However, the judge did not consider this breach repudiatory. In order for a breach to be repudiatory, it has to be shown that the party in breach had clearly and unequivocally evinced an intention not to perform the agreement and that the breach went to the root of the contract. Here, Rafael was actively participating in the arbitration, as illustrated by its involvement in settling the Terms of Reference and preparation of the preliminary issues hearing. Although it had undoubtedly refused to pay the advance on costs, this refusal was not absolute, as it was conditional on an order for security for its costs.
Moreover, Rafael’s breach did not deprive BDMS of its right to arbitrate. Pursuant to the ICC rules, it had been open to BDMS to:
- pay Rafael’s share itself (Article 30(3) of the 1998 Rules and Article 36(5) of the 2012 Rules);
- post a bank guarantee for Rafael’s share (Article 1.7 of Appendix II to the 1998 Rules and Article 1.7 of Appendix III to the 2012 Rules);
- seek an interim order or final award compelling Rafael to pay its share; or
- challenge the ICC’s threat to withdraw the proceedings on the basis of Rafael’s breach.
Moreover, the ICC Rules specifically state that even if a claim is deemed withdrawn as a result of a default in payment of the advance on costs, there is no restriction on the same claim being brought at a future time in another arbitration proceeding (Article 30(4) of the 1998 Rules and Article 36(6) of the 2012 Rules). It was not sufficient for the reference to arbitration to be repudiated; it had to be the arbitration agreement itself.
In the circumstances, BDMS was not deprived of its right to arbitrate, and therefore the breach did not go to the root of the arbitration agreement. Similarly, the arbitration agreement had not been rendered unworkable and thereby inoperative. Accordingly, the judge granted a stay of the proceedings.
This decision suggests that a party’s failure to pay its share of an advance on costs in an ICC arbitration will constitute a breach of an arbitration agreement. However, the extent to which this decision will assist Claimants who face this issue in practice is debatable.
Although failure to pay was considered to be a breach, this decision makes it clear that such a breach will rarely be repudiatory. This is on the basis that even if (in a worst case scenario) arbitral proceedings are withdrawn by an institution, a Claimant is not precluded from reintroducing its claim in future. Whilst this case specifically considered the position under the ICC rules, this is the general position under the rules of other institutions. As a result, although Claimants might be left in the unenviable position of having to pay the advance themselves, or otherwise exhausting all other avenues available to them in order to ensure that the arbitration proceeds, they are not precluded from arbitrating altogether.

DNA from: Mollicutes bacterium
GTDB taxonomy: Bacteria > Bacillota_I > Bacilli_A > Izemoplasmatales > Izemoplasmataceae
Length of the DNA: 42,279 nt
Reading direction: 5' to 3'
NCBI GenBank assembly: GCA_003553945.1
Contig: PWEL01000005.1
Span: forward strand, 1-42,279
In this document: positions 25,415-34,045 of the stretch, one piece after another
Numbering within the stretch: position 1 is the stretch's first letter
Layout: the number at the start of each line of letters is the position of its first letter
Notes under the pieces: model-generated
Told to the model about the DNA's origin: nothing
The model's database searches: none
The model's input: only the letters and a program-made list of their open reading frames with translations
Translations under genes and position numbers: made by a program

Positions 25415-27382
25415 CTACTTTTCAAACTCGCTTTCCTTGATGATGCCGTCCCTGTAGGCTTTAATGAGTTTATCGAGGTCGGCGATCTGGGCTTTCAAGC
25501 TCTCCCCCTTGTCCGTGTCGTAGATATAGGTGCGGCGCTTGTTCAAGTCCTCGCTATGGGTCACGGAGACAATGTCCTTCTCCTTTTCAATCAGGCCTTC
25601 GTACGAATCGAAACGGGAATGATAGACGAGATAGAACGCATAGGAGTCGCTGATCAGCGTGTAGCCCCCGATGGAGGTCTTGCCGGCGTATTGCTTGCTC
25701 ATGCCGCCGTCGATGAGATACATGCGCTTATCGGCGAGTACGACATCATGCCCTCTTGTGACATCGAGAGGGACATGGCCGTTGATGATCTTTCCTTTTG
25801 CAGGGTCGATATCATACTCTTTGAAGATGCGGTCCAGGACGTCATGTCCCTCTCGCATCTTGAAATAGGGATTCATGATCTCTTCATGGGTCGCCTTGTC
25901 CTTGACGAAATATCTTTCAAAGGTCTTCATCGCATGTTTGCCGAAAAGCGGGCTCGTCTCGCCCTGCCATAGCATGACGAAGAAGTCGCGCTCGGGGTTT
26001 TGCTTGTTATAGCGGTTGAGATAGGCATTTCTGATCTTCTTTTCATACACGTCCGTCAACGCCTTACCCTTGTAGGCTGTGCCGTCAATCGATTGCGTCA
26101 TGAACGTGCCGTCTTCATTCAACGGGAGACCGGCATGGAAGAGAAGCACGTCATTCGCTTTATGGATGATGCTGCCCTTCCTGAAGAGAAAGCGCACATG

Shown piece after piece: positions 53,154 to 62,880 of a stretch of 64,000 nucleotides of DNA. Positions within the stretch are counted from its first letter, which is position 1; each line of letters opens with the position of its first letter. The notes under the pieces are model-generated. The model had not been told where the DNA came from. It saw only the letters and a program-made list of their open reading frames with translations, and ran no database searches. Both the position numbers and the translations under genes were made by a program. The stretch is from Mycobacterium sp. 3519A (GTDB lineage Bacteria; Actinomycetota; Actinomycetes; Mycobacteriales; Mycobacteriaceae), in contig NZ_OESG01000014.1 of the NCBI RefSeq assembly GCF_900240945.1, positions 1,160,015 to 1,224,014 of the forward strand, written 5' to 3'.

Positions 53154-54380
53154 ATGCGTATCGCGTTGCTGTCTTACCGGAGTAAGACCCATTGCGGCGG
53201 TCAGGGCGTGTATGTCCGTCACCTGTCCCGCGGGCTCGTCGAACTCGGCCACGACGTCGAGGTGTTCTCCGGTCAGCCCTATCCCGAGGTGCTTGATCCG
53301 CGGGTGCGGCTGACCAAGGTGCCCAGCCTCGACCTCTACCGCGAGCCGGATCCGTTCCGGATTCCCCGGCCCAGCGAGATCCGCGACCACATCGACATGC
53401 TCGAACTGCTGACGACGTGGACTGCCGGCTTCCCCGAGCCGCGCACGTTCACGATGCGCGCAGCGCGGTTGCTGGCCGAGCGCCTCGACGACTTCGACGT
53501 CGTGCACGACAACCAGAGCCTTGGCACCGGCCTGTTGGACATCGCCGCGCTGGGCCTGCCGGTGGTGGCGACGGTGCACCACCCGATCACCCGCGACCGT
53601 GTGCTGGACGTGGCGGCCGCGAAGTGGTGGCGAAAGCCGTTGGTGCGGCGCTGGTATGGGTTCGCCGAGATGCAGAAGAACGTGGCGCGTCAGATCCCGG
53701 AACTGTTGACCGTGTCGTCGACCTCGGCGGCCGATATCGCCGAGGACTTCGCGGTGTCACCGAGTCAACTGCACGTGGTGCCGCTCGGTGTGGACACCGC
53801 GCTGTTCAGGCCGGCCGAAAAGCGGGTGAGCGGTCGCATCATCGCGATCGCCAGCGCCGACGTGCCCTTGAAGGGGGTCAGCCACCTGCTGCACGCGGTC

Potential avenues of recourse involve bringing an application for an interim order to compel the non-paying party to pay (or alternatively seeking an order for reimbursement if the Claimant has already paid the money itself) or, if the arbitration takes place under the auspices of the ICC, posting a bank guarantee. Clearly, this is not entirely satisfactory for Claimants, as such recourse will lead to costs and delay. It may also cause serious difficulties for impecunious Claimants who find themselves unable to either meet a substantial bill for the Respondent’s advance on costs or supply such a bank guarantee. Moreover, other than receipt of an order compelling payment, the only potential compensation available to the Claimant is likely to be the costs of such an application and any applicable interest incurred. There is also a question as to whether this would even be available for arbitrations conducted in accordance with some institutional rules where the Claimant is jointly and severally liable for the advance on costs alongside the Respondent (such as in the LCIA Rules), as theoretically the Claimant would also be considered to be in breach of the arbitration agreement for its own failure to pay.
For further information, please contact Craig Tevendale, Partner, Matthew Weiniger, Partner, Elizabeth Kantor, Associate, or your usual Herbert Smith Freehills contact.